41. Ramakanth GS, Uday Kumar C, Kishan PV, et al. A randomized, double blind placebo controlled study of efficacy and tolerability of Withaina somnifera extracts in knee joint pain. J Ayurveda Integr Med. Jul - Sep 2016;7(3):151-157.
  42. Kaushik MK, Kaul SC, Wadhwa R, Yanagisawa M, Urade Y. Triethylene glycol, an active component of Ashwagandha (Withania somnifera) leaves, is responsible for sleep induction. PLoS One. 2017 Feb 16;12(2):e0172508.
  43. Chengappa KNR, Brar JS, Gannon JM, et al. Adjunctive Use of a Standardized Extract of Withania somnifera (Ashwagandha) to Treat Symptom Exacerbation in Schizophrenia: A Randomized, Double-Blind, Placebo-Controlled Study. J Clin Psychiatry. Jul 10 2018;79(5).
  44. Deshpande A, Irani N, Balakrishnan R. Study protocol and rationale for a prospective, randomized, double-blind, placebo-controlled study to evaluate the effects of Ashwagandha (Withania somnifera) extract on nonrestorative sleep. Medicine (Baltimore). Jun 2018;97(26):e11299.
  45. Dwivedi S, Aggarwal A, Sharma V. Cardiotoxicity from ’safe’ herbomineral formulations. Trop Doct. Apr 2011;41(2):113-115.
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  47. Pires N, Gota V, Gulia A, et al. Safety and Pharmacokinetics of Withaferin-A in advanced stage high grade Osteosarcoma: A phase I trial. J Ayurveda Integr Med. 2019 Mar 20. pii: S0975-9476(18)30789-7.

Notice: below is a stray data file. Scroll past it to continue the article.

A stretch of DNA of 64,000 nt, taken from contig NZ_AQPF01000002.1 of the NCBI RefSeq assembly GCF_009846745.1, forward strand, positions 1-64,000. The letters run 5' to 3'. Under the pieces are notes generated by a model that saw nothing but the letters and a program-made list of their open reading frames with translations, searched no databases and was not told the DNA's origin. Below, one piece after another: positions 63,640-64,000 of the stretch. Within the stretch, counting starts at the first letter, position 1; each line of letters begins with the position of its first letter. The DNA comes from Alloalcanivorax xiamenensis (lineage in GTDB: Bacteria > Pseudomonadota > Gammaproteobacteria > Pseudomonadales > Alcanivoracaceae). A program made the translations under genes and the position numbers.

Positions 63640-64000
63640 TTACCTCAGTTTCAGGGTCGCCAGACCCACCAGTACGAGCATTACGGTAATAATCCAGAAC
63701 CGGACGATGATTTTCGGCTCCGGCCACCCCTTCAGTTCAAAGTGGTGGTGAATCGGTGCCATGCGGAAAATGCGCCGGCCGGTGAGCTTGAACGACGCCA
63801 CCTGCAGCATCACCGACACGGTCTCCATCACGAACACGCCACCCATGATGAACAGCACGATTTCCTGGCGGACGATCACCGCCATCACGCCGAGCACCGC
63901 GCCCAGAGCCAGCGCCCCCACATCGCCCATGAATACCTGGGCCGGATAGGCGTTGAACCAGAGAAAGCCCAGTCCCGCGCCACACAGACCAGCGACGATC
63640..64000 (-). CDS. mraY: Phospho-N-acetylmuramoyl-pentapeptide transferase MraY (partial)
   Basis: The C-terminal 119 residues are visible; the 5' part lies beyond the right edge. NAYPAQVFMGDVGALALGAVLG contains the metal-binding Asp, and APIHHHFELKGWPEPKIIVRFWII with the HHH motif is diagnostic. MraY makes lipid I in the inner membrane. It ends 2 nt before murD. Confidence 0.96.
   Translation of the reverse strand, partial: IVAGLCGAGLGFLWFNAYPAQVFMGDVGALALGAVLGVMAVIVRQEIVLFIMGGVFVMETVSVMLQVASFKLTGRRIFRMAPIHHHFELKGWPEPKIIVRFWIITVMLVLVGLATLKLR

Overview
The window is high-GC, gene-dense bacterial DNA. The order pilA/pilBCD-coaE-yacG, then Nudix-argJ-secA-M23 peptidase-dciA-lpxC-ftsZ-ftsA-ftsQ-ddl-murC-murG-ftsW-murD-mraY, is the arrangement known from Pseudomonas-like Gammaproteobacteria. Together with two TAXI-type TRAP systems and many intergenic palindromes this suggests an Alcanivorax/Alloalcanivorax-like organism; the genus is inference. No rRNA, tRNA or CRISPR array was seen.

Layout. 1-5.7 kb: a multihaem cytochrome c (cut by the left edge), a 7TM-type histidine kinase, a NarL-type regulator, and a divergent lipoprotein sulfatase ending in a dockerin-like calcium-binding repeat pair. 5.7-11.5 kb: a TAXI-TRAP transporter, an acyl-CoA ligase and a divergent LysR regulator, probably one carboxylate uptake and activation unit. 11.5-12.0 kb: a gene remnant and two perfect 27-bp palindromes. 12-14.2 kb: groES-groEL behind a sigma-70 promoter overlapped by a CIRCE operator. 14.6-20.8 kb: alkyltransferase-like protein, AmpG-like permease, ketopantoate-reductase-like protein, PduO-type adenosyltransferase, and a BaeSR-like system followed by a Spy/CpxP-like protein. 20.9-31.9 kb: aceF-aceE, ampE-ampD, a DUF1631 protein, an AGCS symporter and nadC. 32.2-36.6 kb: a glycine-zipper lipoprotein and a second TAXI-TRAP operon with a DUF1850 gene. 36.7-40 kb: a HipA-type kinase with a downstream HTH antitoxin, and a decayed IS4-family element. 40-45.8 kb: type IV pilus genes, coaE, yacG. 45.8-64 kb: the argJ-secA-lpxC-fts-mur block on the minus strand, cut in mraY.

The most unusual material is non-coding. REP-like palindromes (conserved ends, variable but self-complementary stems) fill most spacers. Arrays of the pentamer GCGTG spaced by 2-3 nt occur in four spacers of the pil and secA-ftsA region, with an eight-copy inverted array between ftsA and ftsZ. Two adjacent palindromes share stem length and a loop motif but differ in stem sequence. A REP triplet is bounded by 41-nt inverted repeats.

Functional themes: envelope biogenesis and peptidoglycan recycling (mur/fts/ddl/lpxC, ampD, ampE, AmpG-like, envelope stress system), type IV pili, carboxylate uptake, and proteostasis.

48. Lopresti AL, Drummond PD, Smith SJ. A Randomized, Double-Blind, Placebo-Controlled, Crossover Study Examining the Hormonal and Vitality Effects of Ashwagandha ( Withania somnifera) in Aging, Overweight Males. Am J Mens Health. Mar-Apr 2019;13(2):1557988319835985.
  49. Shukla SD, Bhatnagar M, Khurana S. Critical evaluation of ayurvedic plants for stimulating intrinsic antioxidant response. Front Neurosci. 2012;6:112.
  50. Gannon JM, Brar J, Rai A, et al. Effects of a standardized extract of Withania somnifera (Ashwagandha) on depression and anxiety symptoms in persons with schizophrenia participating in a randomized, placebo-controlled clinical trial. Ann Clin Psychiatry. May 2019;31(2):123-129.
  51. Langade D, Kanchi S, Salve J, Debnath K, Ambegaokar D. Efficacy and Safety of Ashwagandha (Withania somnifera) Root Extract in Insomnia and Anxiety: A Double-blind, Randomized, Placebo-controlled Study. Cureus. 2019 Sep 28;11(9):e5797.
  52. Lopresti AL, Smith SJ, Malvi H, Kodgule R. An investigation into the stress-relieving and pharmacological actions of an ashwagandha (Withania somnifera) extract: A randomized, double-blind, placebo-controlled study. Medicine (Baltimore). 2019 Sep;98(37):e17186.
  53. Tandon N, Yadav SS. Safety and clinical effectiveness of Withania Somnifera (Linn.) Dunal root in human ailments.J Ethnopharmacol. 2020 Mar 19:112768.